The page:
|While biobanks and their innovative laboratory management software are typically recognized as vital to modern research, most studies and projects that use them seem to focus on human diseases and conditions. However, it was recently announced that a metagenomics company has partnered with a provider of digestive health solutions for companion animals. Together, these organizations plan to develop a sample collection kit for dogs, which could be used to better examine canine health, especially digestive health problems.As part of the agreement, the Houston-based metagenomics sequencing and analysis service, Metanome, will test samples collected with Companion PBx’s Dx Fingerprint kit. This kit highlights deficiencies in pets’ GI health, which will allow the company to give veterinarians and pet owners better treatment recommendations. The samples will also be used to create a planned database of microbiomes from healthy and unhealthy animals, which will be used to create specialty foods and probiotic supplements to be used in modified diets. Companion PBx says that the kit costs about $30 and is available to limited populations to collect data, but will be made more broadly available in the future.
Established in 2013, Metanome offers a number of sequencing services, including 16s and 18s rRNA sequencing and qPCR, whole-genome shotgun sequencing, single-organism genome sequencing, microbial RNA and transcriptome sequencing, and viral metagenomic sequencing. The company also provides consulting services for experimental design and project implementation, ranging from sample selection, collection and storage to culturing and imaging. As a result, Metanome has extensive experience with diverse human microbiome sample types. However, their partnership with Companion PBx is their first project working with domestic animals. The company says the project exemplifies their open-minded, marketable approach to biobanking and sequencing, and could offer helpful solutions to animals suffering from digestive problems.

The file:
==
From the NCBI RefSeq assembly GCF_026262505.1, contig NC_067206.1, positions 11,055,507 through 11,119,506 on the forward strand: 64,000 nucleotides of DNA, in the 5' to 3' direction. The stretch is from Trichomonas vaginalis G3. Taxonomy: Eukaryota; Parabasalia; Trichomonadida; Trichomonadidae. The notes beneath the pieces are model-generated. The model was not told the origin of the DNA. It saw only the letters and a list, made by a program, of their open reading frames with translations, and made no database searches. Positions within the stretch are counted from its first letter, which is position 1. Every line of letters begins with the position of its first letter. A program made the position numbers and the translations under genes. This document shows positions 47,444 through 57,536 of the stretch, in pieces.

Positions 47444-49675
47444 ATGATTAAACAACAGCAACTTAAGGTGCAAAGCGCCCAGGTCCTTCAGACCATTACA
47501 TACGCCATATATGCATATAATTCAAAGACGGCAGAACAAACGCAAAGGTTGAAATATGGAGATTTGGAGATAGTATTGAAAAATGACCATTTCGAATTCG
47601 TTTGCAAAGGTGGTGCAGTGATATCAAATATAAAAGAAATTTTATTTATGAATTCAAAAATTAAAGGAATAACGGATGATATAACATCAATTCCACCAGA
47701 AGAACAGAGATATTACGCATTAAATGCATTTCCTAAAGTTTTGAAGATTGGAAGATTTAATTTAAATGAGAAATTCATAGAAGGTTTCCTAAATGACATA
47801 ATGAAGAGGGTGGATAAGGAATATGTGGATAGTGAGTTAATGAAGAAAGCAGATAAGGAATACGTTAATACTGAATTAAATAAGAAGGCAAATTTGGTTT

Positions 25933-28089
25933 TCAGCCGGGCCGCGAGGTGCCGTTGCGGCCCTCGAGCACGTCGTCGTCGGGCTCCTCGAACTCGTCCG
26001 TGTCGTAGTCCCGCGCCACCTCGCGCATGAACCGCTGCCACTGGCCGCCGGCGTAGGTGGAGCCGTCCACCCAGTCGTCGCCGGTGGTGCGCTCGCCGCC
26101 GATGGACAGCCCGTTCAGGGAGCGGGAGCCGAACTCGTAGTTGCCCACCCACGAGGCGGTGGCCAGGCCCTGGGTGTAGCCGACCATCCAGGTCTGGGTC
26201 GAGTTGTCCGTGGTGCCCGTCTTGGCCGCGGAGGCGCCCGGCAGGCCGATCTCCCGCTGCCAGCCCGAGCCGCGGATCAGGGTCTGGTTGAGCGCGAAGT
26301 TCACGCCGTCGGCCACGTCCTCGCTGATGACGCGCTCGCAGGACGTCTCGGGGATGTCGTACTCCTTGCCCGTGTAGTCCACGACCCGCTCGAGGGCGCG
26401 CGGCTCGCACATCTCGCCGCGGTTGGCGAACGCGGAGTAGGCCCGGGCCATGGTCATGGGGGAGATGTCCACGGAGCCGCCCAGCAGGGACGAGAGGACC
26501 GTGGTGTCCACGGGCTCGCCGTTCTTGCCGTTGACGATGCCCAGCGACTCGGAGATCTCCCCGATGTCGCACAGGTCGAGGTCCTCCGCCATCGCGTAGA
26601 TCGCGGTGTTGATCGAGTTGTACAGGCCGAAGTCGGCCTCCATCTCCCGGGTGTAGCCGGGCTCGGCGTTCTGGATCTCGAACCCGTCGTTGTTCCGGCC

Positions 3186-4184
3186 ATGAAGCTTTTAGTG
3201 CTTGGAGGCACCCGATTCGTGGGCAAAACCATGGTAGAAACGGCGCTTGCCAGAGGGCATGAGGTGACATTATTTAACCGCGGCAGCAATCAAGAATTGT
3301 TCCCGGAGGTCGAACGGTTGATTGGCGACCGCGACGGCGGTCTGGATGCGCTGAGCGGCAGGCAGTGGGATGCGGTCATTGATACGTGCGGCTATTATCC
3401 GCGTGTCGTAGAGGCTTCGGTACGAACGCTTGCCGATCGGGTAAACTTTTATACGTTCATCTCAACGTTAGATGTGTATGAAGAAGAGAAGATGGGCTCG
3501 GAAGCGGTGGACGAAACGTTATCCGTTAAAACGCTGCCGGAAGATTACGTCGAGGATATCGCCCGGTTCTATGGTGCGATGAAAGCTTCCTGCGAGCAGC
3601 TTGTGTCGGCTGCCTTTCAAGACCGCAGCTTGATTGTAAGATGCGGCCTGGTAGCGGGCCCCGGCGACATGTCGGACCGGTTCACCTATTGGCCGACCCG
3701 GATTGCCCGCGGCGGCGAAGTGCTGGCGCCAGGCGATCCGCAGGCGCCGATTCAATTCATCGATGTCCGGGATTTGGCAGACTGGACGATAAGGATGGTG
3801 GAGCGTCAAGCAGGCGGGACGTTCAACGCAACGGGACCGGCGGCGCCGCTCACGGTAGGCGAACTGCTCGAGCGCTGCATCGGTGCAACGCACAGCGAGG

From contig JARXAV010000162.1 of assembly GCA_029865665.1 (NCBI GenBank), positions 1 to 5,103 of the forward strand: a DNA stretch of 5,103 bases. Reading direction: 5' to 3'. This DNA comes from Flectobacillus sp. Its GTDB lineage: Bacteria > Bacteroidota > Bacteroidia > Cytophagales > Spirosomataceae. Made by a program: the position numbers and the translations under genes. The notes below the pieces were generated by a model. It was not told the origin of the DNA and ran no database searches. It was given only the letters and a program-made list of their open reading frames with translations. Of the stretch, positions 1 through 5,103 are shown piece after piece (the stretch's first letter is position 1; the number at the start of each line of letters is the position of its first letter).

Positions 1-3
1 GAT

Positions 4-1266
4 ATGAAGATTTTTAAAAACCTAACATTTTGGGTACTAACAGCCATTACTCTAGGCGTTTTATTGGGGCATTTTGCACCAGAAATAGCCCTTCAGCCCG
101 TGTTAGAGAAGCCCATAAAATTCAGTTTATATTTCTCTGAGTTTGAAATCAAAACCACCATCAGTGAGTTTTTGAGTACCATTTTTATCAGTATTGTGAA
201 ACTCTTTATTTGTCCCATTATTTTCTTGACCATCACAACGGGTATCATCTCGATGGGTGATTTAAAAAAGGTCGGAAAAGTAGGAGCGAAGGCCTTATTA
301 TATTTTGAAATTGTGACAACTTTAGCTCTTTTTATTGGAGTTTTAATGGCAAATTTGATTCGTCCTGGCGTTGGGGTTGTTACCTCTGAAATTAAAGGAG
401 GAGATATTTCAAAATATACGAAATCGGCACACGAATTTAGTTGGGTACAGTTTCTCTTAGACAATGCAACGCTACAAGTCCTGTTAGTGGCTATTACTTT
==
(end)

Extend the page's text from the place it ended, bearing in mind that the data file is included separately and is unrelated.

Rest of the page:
“Non-human biobanks of genetic material have been an important resource for research for years, particularly in areas such as primate research, and museum collections at places like the American Museum of Natural History and the Smithsonian,” said Rick Michels, Vice President at Dataworks Development, which developed the software Freezerworks to manage biobank collections. “Domestic pets is a natural next step. In fact, our software has been in use at a biorepository at Purina, for research on their extensive pet product line.”
However, Metanome’s 50-person staff has their work cut out for them: the firm will be competing with companies like Second Genome, which recently announced that it had created a microbiome discovery platform to identify and validate microbiome modulated drug targets. Likewise, a company called Enterome Biosciences is currently developing projects to profile the human gut biome, which would improve the management of various metabolic, gastrointestinal, and autoimmune conditions.
Fortunately, Second Genome’s research activities are largely supported by proprietary and licensed technology for metagenomic assays, bioinformatics pipelines, and in vitro and in vivo assays. Meanwhile, Enterome Biosciences has partnered with the pharmaceutical company AbbVie to create diagnostic tools for Crohn’s disease and other conditions. It is also working with the Mayo Clinic to develop and test microbiome-based tests for obese and overweight patients. For that reason, Metanome seems to be one of the only metagenomic research facilities studying animal microbiomes. But will this endeavor be as scientifically valuable and economically viable as its employees and Companion PBx seem to think? Only time will tell.